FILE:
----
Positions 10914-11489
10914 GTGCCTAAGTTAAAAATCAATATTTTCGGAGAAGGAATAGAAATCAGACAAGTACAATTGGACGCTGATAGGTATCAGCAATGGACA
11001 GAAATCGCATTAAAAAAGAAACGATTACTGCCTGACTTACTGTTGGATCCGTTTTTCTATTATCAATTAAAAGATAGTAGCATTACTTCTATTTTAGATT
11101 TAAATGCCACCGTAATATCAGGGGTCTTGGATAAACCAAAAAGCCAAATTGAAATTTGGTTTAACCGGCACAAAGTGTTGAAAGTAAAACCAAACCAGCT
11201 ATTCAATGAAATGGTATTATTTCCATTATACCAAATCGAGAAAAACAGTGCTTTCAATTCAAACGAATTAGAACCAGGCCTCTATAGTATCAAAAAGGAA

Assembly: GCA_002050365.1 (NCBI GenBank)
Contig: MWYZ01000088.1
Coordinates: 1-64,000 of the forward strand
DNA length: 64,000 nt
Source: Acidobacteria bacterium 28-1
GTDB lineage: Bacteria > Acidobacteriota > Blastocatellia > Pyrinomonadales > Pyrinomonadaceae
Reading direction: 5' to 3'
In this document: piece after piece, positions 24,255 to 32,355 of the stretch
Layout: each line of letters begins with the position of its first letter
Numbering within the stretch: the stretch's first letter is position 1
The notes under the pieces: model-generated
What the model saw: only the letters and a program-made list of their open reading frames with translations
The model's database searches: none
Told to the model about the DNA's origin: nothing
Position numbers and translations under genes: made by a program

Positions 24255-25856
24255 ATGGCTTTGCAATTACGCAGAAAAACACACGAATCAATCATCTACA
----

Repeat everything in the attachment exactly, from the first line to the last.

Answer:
Positions 10914-11489
10914 GTGCCTAAGTTAAAAATCAATATTTTCGGAGAAGGAATAGAAATCAGACAAGTACAATTGGACGCTGATAGGTATCAGCAATGGACA
11001 GAAATCGCATTAAAAAAGAAACGATTACTGCCTGACTTACTGTTGGATCCGTTTTTCTATTATCAATTAAAAGATAGTAGCATTACTTCTATTTTAGATT
11101 TAAATGCCACCGTAATATCAGGGGTCTTGGATAAACCAAAAAGCCAAATTGAAATTTGGTTTAACCGGCACAAAGTGTTGAAAGTAAAACCAAACCAGCT
11201 ATTCAATGAAATGGTATTATTTCCATTATACCAAATCGAGAAAAACAGTGCTTTCAATTCAAACGAATTAGAACCAGGCCTCTATAGTATCAAAAAGGAA

Assembly: GCA_002050365.1 (NCBI GenBank)
Contig: MWYZ01000088.1
Coordinates: 1-64,000 of the forward strand
DNA length: 64,000 nt
Source: Acidobacteria bacterium 28-1
GTDB lineage: Bacteria > Acidobacteriota > Blastocatellia > Pyrinomonadales > Pyrinomonadaceae
Reading direction: 5' to 3'
In this document: piece after piece, positions 24,255 to 32,355 of the stretch
Layout: each line of letters begins with the position of its first letter
Numbering within the stretch: the stretch's first letter is position 1
The notes under the pieces: model-generated
What the model saw: only the letters and a program-made list of their open reading frames with translations
The model's database searches: none
Told to the model about the DNA's origin: nothing
Position numbers and translations under genes: made by a program

Positions 24255-25856
24255 ATGGCTTTGCAATTACGCAGAAAAACACACGAATCAATCATCTACA